Chiu mentioned, “In fact, Taiwan already has many laws and regulations (to protect marine environments). For example, Taiwan has (and is continuing to) set up national parks, such as the sea area of Kenting. It is not easy to enter; you must have some legal documents to be able to enter.” However, unlike places such as Palau and Hawaii, Taiwan has yet to place any bans on sunscreen.
Chiu suggested, “I think brands that contain particularly bad chemicals must be banned, because those substances are known to be harmful to corals.” Chiu mentioned that she believes that a complete ban on sunscreen would be too strict, as there are many sunscreens that are relatively eco-friendly. Nonetheless, prohibiting the sale of sunscreens that negatively affect the ocean would be a massive step towards protecting marine ecosystems.
From Fragments to Flourishing
One effort to protect corals in Taiwan is done at Coral Farming Lab Taiwan, founded by Shinya Shikina, a Ph.D. holder and associate professor at National Taiwan Ocean University’s Institute of Marine Environment and Ecology. Researchers in this institution propagate corals and grow them in a pool so they can reach a size that is suitable to be brought into the wild.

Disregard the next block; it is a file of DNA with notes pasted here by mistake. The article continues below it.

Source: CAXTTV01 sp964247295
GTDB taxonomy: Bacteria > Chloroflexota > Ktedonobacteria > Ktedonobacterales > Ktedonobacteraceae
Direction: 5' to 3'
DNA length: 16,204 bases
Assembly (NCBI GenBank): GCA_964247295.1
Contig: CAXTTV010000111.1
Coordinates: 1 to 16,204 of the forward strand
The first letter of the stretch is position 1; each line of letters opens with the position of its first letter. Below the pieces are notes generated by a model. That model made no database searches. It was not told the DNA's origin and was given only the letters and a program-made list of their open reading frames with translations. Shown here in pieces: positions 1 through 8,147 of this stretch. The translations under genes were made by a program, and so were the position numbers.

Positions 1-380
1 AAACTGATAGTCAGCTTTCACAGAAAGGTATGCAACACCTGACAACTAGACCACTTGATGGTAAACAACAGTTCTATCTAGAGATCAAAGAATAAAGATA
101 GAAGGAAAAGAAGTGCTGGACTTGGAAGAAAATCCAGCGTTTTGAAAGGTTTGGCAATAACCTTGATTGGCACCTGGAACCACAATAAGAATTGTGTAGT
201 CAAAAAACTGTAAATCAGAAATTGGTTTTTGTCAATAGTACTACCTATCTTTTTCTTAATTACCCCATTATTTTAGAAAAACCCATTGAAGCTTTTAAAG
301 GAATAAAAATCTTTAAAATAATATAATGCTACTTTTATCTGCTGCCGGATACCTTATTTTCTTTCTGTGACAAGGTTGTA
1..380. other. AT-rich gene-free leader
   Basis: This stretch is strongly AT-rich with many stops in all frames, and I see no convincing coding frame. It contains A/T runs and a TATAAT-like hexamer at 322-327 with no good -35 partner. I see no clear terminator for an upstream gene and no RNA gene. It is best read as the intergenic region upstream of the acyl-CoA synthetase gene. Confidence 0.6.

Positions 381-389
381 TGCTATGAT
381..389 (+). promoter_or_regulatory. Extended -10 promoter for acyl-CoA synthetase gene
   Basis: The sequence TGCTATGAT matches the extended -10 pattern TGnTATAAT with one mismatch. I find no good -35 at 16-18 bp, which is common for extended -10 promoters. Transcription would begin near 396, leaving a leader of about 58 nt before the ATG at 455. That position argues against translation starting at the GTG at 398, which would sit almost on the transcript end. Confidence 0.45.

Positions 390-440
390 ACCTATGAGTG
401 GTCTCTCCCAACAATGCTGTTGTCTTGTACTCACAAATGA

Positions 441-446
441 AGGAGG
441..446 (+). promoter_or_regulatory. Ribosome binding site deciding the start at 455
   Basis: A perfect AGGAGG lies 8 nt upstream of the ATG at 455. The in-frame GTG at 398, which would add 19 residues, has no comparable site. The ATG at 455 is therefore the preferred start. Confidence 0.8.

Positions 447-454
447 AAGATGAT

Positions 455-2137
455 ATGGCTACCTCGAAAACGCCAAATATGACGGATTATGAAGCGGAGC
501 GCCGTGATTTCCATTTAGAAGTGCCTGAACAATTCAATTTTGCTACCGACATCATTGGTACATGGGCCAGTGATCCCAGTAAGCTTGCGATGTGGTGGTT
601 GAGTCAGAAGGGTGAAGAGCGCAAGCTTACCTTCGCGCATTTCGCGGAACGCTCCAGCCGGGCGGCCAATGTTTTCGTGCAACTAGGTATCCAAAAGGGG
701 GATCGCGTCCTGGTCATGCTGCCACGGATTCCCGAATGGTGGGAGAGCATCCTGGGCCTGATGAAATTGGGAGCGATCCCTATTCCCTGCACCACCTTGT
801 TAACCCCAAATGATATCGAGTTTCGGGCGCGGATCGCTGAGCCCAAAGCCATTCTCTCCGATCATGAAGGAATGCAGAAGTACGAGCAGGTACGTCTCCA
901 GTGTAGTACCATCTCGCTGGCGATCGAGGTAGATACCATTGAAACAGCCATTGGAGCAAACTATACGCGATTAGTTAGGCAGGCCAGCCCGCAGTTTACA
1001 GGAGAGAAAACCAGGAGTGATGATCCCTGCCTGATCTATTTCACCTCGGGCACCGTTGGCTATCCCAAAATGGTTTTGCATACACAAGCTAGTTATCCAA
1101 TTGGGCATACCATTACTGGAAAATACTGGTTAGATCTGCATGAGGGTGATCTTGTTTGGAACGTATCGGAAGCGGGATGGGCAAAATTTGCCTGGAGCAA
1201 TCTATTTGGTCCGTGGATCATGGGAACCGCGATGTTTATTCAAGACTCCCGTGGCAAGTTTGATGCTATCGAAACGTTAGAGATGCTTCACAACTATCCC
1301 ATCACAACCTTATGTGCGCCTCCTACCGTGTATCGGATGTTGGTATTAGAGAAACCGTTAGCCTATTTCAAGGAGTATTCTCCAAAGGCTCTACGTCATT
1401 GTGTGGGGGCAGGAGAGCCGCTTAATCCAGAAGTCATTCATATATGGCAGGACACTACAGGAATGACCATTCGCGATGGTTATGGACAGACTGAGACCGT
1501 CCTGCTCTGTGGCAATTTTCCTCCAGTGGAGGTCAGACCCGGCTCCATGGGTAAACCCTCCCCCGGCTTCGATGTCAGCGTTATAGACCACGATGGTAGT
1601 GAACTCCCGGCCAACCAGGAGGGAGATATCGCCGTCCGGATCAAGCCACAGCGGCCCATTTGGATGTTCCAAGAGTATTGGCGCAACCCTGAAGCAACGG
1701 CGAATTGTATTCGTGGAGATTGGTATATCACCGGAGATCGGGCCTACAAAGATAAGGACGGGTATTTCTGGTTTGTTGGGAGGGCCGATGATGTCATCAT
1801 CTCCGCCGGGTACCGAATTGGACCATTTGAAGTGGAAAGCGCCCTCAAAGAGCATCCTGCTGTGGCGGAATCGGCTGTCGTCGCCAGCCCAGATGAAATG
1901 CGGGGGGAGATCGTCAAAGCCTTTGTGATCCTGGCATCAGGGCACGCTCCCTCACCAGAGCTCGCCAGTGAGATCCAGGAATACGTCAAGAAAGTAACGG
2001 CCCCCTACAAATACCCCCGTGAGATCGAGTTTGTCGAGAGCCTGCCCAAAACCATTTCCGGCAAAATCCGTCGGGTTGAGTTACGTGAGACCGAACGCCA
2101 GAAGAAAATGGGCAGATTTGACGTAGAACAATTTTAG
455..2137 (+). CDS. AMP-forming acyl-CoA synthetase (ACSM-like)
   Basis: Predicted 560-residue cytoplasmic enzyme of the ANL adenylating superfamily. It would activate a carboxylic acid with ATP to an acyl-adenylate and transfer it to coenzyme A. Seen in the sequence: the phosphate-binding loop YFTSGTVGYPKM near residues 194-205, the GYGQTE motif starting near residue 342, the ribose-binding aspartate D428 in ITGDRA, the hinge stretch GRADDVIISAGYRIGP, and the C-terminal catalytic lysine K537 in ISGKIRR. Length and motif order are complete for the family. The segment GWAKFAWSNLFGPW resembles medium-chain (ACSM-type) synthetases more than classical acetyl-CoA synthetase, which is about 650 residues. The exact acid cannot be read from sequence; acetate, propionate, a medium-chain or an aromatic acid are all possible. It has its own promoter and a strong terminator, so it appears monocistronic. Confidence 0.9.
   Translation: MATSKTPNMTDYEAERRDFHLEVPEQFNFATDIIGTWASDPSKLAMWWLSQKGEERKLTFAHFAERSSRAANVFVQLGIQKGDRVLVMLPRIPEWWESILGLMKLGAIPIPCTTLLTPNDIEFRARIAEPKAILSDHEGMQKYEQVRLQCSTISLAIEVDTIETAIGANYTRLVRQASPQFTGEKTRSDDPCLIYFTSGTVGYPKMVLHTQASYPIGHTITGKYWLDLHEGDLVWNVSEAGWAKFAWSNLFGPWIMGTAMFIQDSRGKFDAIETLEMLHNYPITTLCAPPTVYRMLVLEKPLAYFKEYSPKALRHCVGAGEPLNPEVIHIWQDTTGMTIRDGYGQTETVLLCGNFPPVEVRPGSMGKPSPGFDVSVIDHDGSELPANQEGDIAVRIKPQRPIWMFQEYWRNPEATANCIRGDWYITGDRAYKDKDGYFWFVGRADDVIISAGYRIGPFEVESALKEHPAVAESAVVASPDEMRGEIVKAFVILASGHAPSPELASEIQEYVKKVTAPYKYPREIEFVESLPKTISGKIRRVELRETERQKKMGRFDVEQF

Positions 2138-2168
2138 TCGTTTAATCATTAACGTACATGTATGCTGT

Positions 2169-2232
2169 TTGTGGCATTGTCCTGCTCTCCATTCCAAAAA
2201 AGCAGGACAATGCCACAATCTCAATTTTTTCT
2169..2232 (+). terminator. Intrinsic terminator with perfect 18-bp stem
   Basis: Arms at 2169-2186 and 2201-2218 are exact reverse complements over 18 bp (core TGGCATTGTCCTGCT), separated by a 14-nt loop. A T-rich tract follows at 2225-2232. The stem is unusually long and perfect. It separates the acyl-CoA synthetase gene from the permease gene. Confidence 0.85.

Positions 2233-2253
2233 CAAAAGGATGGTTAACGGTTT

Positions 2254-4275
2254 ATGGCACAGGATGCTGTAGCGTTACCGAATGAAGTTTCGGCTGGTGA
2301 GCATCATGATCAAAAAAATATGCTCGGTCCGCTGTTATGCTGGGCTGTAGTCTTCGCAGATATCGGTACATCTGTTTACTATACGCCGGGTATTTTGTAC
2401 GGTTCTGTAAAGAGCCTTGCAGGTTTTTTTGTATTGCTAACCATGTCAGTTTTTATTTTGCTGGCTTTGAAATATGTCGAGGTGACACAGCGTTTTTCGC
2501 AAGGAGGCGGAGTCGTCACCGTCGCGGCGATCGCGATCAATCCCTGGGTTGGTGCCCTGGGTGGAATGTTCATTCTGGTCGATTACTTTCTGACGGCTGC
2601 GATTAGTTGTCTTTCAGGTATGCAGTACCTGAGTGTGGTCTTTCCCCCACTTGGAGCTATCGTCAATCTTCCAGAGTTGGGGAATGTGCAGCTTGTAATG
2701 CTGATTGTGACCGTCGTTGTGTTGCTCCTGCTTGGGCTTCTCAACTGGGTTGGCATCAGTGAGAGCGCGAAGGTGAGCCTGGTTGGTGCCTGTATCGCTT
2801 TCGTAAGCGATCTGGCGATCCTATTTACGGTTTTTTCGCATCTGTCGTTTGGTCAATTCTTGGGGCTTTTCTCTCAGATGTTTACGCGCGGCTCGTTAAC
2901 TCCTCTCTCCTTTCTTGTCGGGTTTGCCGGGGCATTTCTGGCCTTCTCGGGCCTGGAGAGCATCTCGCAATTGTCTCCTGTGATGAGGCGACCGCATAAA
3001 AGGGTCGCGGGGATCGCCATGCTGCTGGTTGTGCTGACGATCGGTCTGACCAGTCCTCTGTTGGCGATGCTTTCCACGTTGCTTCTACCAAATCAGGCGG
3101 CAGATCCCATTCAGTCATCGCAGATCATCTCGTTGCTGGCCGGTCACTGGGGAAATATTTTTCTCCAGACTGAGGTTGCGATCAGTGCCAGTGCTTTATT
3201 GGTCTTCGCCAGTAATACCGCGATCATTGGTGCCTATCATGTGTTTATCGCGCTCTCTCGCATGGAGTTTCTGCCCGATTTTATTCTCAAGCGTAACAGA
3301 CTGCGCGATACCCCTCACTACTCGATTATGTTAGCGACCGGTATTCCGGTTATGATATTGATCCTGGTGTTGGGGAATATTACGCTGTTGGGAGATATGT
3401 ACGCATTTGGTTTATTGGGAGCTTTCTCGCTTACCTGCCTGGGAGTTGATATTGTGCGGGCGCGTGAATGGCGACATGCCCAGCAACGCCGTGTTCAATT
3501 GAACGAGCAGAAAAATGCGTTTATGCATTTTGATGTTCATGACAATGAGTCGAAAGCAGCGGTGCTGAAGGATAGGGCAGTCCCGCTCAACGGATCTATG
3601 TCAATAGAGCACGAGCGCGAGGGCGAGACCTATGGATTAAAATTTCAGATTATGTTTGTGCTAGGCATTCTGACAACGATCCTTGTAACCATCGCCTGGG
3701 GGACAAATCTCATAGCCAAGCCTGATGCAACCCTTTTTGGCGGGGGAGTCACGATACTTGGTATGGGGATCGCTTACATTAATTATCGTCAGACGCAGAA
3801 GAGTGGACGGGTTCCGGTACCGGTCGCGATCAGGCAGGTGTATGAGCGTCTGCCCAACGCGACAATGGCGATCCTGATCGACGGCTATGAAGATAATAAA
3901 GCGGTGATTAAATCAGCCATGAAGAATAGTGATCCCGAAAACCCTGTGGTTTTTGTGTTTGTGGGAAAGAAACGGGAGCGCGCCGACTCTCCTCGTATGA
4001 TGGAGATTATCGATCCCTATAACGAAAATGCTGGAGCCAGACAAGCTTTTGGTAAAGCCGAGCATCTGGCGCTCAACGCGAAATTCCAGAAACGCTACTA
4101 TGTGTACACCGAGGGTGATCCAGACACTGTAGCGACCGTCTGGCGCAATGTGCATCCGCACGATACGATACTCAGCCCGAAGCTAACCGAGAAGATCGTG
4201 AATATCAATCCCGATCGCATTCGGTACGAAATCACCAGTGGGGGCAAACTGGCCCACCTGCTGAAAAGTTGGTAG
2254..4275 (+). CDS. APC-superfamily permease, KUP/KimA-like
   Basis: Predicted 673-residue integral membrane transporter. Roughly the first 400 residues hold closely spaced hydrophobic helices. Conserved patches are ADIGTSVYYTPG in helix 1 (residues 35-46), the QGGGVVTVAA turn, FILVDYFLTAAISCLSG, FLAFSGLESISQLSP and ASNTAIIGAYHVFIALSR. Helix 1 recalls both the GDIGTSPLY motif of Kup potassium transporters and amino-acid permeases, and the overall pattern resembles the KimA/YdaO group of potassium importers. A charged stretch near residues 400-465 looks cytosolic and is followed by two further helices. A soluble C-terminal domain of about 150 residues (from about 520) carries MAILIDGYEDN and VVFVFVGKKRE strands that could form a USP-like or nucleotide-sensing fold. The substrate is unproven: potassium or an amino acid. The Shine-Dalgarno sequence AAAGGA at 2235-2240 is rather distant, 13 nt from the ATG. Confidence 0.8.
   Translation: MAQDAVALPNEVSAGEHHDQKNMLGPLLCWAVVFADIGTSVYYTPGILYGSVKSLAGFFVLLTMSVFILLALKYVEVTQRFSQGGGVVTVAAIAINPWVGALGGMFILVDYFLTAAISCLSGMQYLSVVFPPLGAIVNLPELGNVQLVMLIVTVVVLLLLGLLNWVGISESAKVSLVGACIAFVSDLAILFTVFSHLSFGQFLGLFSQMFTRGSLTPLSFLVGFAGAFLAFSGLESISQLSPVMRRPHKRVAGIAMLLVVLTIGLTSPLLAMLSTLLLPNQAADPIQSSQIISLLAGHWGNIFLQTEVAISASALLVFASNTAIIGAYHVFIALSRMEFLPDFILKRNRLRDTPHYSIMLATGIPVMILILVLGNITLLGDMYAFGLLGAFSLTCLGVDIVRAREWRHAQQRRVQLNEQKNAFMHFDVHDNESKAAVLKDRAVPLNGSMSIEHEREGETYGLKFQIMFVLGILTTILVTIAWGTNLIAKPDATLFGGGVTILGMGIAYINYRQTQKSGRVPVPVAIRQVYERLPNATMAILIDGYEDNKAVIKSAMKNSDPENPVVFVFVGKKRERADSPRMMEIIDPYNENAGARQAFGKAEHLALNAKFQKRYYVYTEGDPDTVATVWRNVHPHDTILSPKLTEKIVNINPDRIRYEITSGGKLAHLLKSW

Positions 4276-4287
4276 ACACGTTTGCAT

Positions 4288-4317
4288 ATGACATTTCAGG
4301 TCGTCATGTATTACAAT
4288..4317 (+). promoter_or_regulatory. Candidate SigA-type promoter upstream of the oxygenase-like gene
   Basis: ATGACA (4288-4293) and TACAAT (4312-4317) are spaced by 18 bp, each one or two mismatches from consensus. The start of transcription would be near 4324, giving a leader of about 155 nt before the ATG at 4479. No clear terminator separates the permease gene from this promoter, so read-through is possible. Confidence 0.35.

Chiu is one of the dedicated team members who helps raise corals here. She explained how the coral farm used to be an abalone farm, but when an abalone disease hit and killed off most of the produce, the pools became abandoned.
After discovering that there were corals now growing in the abandoned pools, Coral Farming Lab Taiwan’s plan was put into action. Harvesting corals from the ocean would cause damage to the natural ecology, so Coral Farming Lab Taiwan took this ethical opportunity to collect corals from the unused farm.